Adaptation of Jane Austen’s seminal work, this time with a twist: zombies. The twist however renders the main appeal of Pride and Prejudice (the romance) pretty inconsequential. Still, the film starring Lily James remains entertaining throughout thanks to stylistic gore and the animated sequence in the beginning was a nice touch.
Third installment in the saga following the legendary dragon warrior Po (voiced by Jack Black) features more backstory as we meet his father (voiced by Bryan Cranston) and an entire Panda community. Meanwhile, an undead warrior returns to wreak havoc and establish himself as the ultimate kung fu master. Like its predecessors, it goes down easily enough, and some of the diverse animation is spectacular, but the substance isn’t there.
When someone is waiting for another person to step out of a train, the latter is always the last person to get off. Always.
An off-beat, artistic romance set in Communist Hong Kong beautifully performed and realized. Stars Maggie Cheung.
Adaptation of the famously obscure Nathanael West novel, the translation is less than perfect, but the performances are spot on, most notably Donald Sutherland and a young Jackie Earl Haley.
34. Robin Hood (1973) Disney adaptations usually represent the best versions of stories. That’s not the case with Robin Hood as Errol Flynn’s 1930’s venture remains the pinnacle, but this film still entertains.
33. Oliver and Company (1988) This movie is odd. With its Billy Joel music, animal protagonists and 1980s urbanity mixed with Charles Dickens tale of a resilient orphan feels like too many ideas that don’t go together. Disney was still on the mend and just a year away from The Little Mermaid, but this movie shows the return to ambition and creativity that would lead to Disney’s best films in the following decade.
32. The Aristocats (1970) Following the death of Walt Disney, the studios output became less grand and less daring. This film, however, makes up for its lack of ambition with wit and great music.
31. The Jungle Book (1967) The last film Walt Disney was involved in before his death, this was a massive success, beautifully capturing the adventurous spirit of Rudyard Kipling’s stories with added flourishes and humor.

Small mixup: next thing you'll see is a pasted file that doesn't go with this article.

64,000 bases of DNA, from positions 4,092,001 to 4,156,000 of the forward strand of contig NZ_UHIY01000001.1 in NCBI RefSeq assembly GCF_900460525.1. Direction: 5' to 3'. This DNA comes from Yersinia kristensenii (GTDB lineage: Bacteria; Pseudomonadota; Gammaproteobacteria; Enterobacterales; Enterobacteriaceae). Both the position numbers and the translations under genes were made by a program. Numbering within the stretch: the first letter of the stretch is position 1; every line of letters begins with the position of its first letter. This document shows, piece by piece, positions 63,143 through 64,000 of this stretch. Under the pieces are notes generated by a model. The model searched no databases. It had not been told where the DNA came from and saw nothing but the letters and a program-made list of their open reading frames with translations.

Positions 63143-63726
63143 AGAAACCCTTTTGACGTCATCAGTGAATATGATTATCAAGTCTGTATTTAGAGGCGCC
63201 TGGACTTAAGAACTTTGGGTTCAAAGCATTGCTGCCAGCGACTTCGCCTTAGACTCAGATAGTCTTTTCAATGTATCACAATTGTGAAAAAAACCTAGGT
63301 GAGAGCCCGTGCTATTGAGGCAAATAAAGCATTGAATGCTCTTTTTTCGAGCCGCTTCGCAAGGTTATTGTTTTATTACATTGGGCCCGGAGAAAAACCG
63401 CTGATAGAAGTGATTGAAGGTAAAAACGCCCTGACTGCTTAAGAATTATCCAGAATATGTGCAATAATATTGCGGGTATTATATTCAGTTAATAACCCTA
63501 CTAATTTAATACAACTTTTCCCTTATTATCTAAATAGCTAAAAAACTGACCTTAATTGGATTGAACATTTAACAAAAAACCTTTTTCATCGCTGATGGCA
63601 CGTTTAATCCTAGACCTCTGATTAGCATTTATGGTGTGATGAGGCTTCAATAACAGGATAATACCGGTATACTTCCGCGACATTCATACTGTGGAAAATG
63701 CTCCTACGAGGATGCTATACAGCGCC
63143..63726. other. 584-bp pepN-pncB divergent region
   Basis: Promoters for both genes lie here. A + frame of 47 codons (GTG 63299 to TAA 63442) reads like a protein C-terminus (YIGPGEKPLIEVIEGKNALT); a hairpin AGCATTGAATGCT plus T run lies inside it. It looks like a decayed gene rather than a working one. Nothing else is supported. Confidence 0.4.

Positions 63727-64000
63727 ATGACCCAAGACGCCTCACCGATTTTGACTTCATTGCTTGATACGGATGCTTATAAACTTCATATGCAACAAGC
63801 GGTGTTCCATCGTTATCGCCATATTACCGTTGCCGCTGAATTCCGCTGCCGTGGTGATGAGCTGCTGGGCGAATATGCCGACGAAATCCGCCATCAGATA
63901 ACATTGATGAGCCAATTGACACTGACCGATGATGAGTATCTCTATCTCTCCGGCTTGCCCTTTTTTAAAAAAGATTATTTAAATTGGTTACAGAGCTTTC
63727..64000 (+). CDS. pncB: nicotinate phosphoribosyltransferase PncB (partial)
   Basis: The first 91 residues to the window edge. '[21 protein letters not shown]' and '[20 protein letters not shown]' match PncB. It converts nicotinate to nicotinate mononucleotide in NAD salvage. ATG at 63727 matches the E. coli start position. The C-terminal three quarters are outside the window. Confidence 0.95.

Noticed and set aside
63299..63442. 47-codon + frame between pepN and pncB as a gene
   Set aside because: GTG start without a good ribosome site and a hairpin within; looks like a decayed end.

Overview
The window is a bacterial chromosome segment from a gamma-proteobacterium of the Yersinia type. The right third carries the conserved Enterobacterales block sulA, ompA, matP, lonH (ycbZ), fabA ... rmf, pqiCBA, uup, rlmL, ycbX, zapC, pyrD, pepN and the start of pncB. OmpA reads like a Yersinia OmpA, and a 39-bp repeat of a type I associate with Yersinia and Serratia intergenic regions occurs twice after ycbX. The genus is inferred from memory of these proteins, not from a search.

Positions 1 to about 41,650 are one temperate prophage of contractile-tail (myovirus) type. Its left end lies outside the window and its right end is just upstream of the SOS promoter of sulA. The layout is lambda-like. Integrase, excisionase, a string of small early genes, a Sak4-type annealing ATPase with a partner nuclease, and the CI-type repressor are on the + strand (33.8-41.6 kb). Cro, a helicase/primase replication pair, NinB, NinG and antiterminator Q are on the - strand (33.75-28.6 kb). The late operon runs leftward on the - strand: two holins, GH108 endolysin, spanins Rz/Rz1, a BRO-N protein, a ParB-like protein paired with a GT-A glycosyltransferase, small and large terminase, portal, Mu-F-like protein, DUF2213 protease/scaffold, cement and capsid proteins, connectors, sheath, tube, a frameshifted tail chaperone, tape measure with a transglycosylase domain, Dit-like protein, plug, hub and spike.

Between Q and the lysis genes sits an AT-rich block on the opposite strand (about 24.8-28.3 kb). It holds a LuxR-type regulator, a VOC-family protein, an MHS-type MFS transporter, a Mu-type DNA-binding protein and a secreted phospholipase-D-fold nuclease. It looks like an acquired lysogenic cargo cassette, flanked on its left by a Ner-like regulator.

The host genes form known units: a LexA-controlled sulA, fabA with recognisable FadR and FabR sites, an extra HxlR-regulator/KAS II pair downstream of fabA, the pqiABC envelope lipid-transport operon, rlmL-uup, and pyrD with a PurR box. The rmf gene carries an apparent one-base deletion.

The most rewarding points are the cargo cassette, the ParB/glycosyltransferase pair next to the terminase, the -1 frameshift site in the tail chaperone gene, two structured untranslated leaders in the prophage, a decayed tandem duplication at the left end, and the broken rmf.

30. The Lady and the Tramp (1955) Romantic, iconic, this is a wonderful movie and one of Disney’s enduring achievements.
29. Big Hero 6 (2014) Two juggernauts-Disney animation and Marvel comics- came together for a beautifully animated film with great action scenes and pathos.
28. Peter Pan (1953) The perfect platform for J.M Barrie’s classic, the only shortcoming is that the music is forgettable.
27. Melody Time (1948) Easily the best anthology film in my opinion, the music is fantastic and its segments-notably Johnny Appleseed-are exciting.
26. Lilo and Stitch (2002) Another oddity in Disney’s filmography, this one feels more like a quirky independent film than a huge studio release, it nevertheless was a huge box-office hit. Funny and moving.
25. The Black Cauldron (1985) While mourning the greatness this film could have been-Tim burton was attached to the project before being fired-I still find much to enjoy in Disney’s venture into uncharted territory with this fantasy epic.
44. Winnie the Pooh (2011) Updated adaptation of A.A Milne’s stories manages to keep all that was charming about the first film with sharper hand-drawn animation.
43. Brother Bear (2003) A strong film about family and friendship, it nevertheless suffers from lack of broad appeal. Feels very intimate compared to the grand productions Disney had been popping out prior to its release.
42. Home on the Range (2004) Quaint film about farm animals facing off against an evil baron, this is a stereotypical Disney film of the early 2000s-good but rather small minded.
41. Chicken Little (2005) Funny premise ultimately yields disappointing results as I fear the artists and storytellers of this film settled for mediocrity.
40. Fantasia (1940) Perhaps Disney’s most ambitious film, but I, being a cultural philistine, do not like classical music.
39. The Three Caballeros (1944) One of Disney’s goodwill compilation films, this feature, while being much better than its predecessor, cannot hold up with the high standard Walt Disney and his animators set before and after this movie.
38. Fantasia 2000 (2000) Gorgeous animation with a more diverse range of music including numbers by Gershwin and Beethoven.
37. Bolt (2008) Fun family fare that signaled a turn around for the studio back to mass success, this film follows a t.v star dog who must journey back to his owner after getting stranded in New York.
36. 101 Dalmatians (1961) A timeless villain in Cruella De Vil and those cute puppies made this a massive hit; one of Disney’s greatest successes. Loses something though when viewed as an adult.
35. Alice in Wonderland (1951) Adaptation of Lewis Carroll’s masterpiece loses some of its whimsy in the translation. Still one of Disney’s cooler films.